Had a genuine socialist movement been predominant in Europe, there might have been a different story to tell. In the absence of a socialist majority, a socialist revolution was impossible, both in Russia and the rest of the world. Certainly the material conditions in Russia were not ripe for socialism in 1917. Lenin himself put it very well: "Reality says that State Capitalism would be a step forward for us. If we were able to bring about in Russia State Capitalism, it would be a victory for us." (The Chief Task of Our Times).

Arising from Lenin’s emphasis on the importance of establishing the dictatorship of the proletariat during the transition period capitalism and communism which Lenin called "socialism," the Proletarian University became enthused with this doctrine and joined in the efforts to organize a communist party in the United States in support of the Bolshevik regime.

In contrast, the SPGB and its companion parties maintained that the material conditions in the highly developed capitalism of 1917 were ripe for socialism, except for the lack of socialists. Further, they contended that "socialism" and "communism" are synonymous.

Shortly after the Third International was organized on March 4, 1919, a referendum was initiated in the Socialist Party of America by the supporters of Soviet Russia calling for quitting the Second International and joining the Third International. This referendum was sponsored by three groups: the Left-Wing group, the Foreign Language Federation, and the Michigan group. The referendum was carried by a majority of ten to one. However, the Executive Committee of the SPA vetoed the referendum on the grounds that the result was "fraudulent."

According to Theodore Draper in his Roots of American Communism, soon after the veto of the referendum, "in April 1919 a call was issued for a national conference of the three groups to formulate a national declaration of principles and to conquer the Socialist Party of America for revolutionary socialism."

On May 24, 1919 the charter of the SPA-Michigan was the first to be revoked on the grounds that it had "amended its constitution to repudiate legislative reforms." In short order, both the Foreign Language Federation and the Left-Wing were expelled.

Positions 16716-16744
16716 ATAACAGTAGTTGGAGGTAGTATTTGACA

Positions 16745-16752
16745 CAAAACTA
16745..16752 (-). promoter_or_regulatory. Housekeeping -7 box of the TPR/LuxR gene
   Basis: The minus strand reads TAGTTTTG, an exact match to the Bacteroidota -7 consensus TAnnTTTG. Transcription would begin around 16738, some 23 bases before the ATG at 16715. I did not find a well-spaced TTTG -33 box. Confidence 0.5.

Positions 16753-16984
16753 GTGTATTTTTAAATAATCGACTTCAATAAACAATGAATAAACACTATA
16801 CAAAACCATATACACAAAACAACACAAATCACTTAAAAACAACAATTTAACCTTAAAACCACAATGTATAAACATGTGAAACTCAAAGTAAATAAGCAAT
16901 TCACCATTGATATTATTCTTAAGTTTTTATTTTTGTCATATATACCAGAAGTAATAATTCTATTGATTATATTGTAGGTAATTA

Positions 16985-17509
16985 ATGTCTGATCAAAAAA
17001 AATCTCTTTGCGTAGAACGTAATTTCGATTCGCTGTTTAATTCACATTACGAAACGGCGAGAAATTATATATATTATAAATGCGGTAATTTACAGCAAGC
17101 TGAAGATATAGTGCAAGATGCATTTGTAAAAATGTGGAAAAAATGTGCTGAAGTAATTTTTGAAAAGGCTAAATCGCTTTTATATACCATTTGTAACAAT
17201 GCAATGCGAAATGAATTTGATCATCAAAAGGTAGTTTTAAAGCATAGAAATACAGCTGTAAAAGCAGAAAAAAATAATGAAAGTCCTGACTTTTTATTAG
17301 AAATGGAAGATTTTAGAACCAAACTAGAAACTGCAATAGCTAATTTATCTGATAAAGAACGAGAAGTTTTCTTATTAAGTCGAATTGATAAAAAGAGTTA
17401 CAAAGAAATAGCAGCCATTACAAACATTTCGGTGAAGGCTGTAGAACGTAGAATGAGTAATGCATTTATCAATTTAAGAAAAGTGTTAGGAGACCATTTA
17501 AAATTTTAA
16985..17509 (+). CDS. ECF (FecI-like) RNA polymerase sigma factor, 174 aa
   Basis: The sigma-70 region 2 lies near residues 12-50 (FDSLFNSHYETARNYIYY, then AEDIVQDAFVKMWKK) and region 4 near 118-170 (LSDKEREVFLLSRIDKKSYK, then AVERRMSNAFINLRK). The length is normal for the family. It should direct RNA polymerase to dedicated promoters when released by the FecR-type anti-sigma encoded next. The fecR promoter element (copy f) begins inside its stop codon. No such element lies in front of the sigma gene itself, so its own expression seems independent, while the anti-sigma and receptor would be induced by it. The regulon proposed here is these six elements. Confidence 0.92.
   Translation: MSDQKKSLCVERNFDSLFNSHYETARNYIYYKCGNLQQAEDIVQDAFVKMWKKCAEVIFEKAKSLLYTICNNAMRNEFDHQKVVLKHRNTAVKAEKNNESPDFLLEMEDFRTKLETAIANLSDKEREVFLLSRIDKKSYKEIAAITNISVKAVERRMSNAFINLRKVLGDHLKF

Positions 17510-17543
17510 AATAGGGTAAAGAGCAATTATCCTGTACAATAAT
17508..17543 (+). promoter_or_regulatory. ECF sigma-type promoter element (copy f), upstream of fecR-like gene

In the ensuing meetings of the three groups, differences between them made it difficult to organize a communist party to represent America in the Third International. The Michigan group could not fit in with any other group but was tolerated on a technicality. To its credit, it had refused to accept any office or to affirm any responsibility for the programs that were adopted. It was finally settled by orders from the Third International in Moscow, to the exclusion of these factions as groups, who should constitute the Communist Party in the United States.

In January 1920, the central committee of the Communist Party ordered that the Proletarian University become a party institution under its supervision. The Michigan group refused to accept this decision and chose to leave the Communist Party for good. In June 1920, the Proletarian Party was organized by Keracher and his comrades. Draper describes it as a "small, self-satisfied sect." Obviously he was no sympathizer of either the new Proletarian Party or of the SPGB and its companion parties. However, the factual accounts in his Roots of American Communism are historically accurate.

The post-Russian Revolution Keracher was a Leninist-Marxist, caught in the dilemma of two "socialisms" - Marxian socialism as a system of society, and Leninist "socialism" as a transitional dictatorship of the proletariat. Yet, when the chips were down, Keracher’s Marxist background interfered with any blind conformity to Soviet dogma.

The reader of How the Gods Were Made may be inspired to read other Keracher pamphlets, as well as other socialist literature. As of September 1, 1974, the Kerr Publishing Company has produced altogether eight Keracher pamphlets, of which three are now out of print. It is hoped that one of them, Economics for Beginners, may be reprinted in the near future. The three Keracher pamphlets now in supply are: The Head-Fixing Industry, Frederick Engles, and Crime, Its Causes and Consequences.

It is impossible to present fully the various facets of the socialist case in these necessarily brief pamphlets. They serve the important function of introducing the reader to socialist thought and encouraging further study in the classics.

Keracher was not only an organizer and propagandist for socialism, he was a pamphleteer in the tradition of Tom Paine. His clarion call to the working class was to get rid of the bedlam of outworn capitalism and to replace it with the sanity of socialism. His pamphlets attempt to disseminate socialist knowledge and understanding essential ingredients of the socialist revolution.